The American State Department has denied that it will discuss a boycott of the Beijing 2022 Winter Olympics with its allies, contradicting earlier comments from a spokesperson.
In a statement widely shared with United States media outlets, a State Department official clarified the office's position on a possible boycott of the Winter Games over China's treatment of the Uyghur Muslim population in Xinjiang, which campaigners now say amounts to a genocide.
"Our position on the 2022 Olympics has not changed", said a State Department official.
"We have not discussed and are not discussing any joint boycott with allies and partners."
Yesterday, Ned Price, a spokesperson for the State Department, had said a boycott was "something that we wish to discuss" with allies, but this comment has since been walked back.
The State Department is the US Government's office for foreign policy and international relations.
Tensions between the US and China are strained, with American authorities joining the European Union, Canada and United Kingdom in imposed sanctions on China last month in response to alleged abuses of human rights in Xinjiang.
China has been accused of crimes including using forced Uyghur labour, operating a mass surveillance programme, detaining thousands in internment camps, carrying out forced sterilisations and intentionally destroying Uyghur heritage.
Beijing claims the camps are training centres designed to stamp out Islamist extremism and separatism, and denies the charges laid against it.
China's record on human rights - including in Tibet and Hong Kong - is coming under increasing scrutiny as the Beijing 2022 Winter Olympics and Paralympics near, and there have been calls both for the International Olympic Committee (IOC) to strip China of hosting rights for the Games and for other countries to boycott them.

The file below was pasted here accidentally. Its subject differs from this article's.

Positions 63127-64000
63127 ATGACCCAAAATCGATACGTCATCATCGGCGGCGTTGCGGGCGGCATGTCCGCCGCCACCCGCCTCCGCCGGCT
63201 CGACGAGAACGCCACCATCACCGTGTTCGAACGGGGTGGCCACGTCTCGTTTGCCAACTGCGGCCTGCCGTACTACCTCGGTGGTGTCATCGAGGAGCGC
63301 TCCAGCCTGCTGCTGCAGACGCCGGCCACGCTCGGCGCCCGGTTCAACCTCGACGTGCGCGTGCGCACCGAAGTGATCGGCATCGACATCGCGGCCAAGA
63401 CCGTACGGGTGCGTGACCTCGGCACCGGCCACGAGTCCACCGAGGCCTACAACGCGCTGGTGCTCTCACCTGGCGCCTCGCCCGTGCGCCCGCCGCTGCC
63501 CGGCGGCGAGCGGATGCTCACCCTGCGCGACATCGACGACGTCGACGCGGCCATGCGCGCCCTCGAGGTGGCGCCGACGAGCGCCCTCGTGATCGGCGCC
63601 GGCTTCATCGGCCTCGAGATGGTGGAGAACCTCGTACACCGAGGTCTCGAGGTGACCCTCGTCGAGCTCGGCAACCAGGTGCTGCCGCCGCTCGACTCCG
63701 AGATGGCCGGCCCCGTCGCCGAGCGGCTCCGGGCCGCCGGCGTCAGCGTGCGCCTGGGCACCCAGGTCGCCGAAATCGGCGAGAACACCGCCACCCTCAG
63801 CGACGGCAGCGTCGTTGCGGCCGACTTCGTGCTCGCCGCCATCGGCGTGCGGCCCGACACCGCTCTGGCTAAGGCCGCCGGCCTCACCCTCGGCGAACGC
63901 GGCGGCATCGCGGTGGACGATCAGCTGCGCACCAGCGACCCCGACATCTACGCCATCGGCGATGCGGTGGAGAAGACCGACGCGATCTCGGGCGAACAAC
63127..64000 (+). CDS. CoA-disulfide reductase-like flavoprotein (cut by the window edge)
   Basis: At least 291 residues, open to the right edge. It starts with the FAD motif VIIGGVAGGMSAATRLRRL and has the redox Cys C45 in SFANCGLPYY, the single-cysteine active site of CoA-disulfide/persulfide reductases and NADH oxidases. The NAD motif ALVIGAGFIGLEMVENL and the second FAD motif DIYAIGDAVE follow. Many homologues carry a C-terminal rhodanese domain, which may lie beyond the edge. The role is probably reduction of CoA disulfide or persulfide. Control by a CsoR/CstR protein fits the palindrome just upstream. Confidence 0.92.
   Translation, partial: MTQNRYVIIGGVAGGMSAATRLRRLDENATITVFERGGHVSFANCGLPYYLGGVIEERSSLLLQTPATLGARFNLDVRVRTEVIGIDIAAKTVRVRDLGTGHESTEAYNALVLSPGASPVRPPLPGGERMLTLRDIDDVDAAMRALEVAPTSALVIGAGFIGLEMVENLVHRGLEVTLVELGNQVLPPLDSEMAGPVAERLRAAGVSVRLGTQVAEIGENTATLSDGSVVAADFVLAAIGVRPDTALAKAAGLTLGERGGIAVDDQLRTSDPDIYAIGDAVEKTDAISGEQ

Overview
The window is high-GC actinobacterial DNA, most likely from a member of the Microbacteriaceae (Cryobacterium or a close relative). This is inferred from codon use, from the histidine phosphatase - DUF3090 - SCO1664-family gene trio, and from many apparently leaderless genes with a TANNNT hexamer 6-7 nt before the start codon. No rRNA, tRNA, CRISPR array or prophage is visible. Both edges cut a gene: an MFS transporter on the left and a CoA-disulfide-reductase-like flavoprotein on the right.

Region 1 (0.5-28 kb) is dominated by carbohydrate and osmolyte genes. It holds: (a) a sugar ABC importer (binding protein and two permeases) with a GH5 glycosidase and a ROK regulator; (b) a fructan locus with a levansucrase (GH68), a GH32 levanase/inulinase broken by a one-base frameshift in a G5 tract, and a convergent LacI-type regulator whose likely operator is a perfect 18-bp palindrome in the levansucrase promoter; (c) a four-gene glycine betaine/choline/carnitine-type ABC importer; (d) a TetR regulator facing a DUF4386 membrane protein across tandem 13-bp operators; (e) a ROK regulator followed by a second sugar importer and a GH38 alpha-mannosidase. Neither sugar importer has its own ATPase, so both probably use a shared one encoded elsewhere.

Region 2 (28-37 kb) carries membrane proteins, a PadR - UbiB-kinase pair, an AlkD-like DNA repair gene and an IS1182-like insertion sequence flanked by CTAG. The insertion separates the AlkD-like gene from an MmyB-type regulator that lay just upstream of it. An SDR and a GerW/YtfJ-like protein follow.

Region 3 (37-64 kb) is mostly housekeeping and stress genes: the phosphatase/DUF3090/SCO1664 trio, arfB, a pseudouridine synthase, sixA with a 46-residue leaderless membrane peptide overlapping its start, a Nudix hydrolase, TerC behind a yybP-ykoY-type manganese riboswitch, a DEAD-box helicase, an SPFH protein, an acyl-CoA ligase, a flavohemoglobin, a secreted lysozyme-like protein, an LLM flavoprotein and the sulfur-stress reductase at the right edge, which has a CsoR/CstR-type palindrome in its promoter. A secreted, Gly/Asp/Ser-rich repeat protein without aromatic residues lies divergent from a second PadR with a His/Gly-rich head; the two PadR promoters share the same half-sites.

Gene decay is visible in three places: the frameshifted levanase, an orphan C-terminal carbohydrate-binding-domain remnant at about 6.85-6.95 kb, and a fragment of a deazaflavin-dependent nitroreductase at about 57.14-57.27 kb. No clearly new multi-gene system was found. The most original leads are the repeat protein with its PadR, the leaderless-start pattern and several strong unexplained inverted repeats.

The United States Olympic and Paralympic Committee (USOPC) remains steadfastly against a boycott.
"We oppose Games boycotts because they have been shown to negatively impact athletes while not effectively addressing global issues," read a USOPC statement.
"We believe the more effective course of action is for the governments of the world and China to engage directly on human rights and geopolitical issues."
IOC President Thomas Bach is another believer that boycotts do not work and has repeatedly called for unity.
Speaking after the IOC Session last month, Bach insisted the organisation was not a "super-world Government" that can solve global issues, when questioned about a group of human rights activists holding an "Alternative Olympic Session" to highlight their concerns with Beijing's hosting of the Games.
Beijing is set to become the first city to stage the Summer and Winter Olympics when the Games open on February 4 next year - less than six months after the conclusion of Tokyo 2020.
Competitions are due to be staged in three main clusters - Beijing itself, Yanqing and Zhangjiakou.
Test events are currently taking place at Beijing's venues for skating, curling and ice hockey.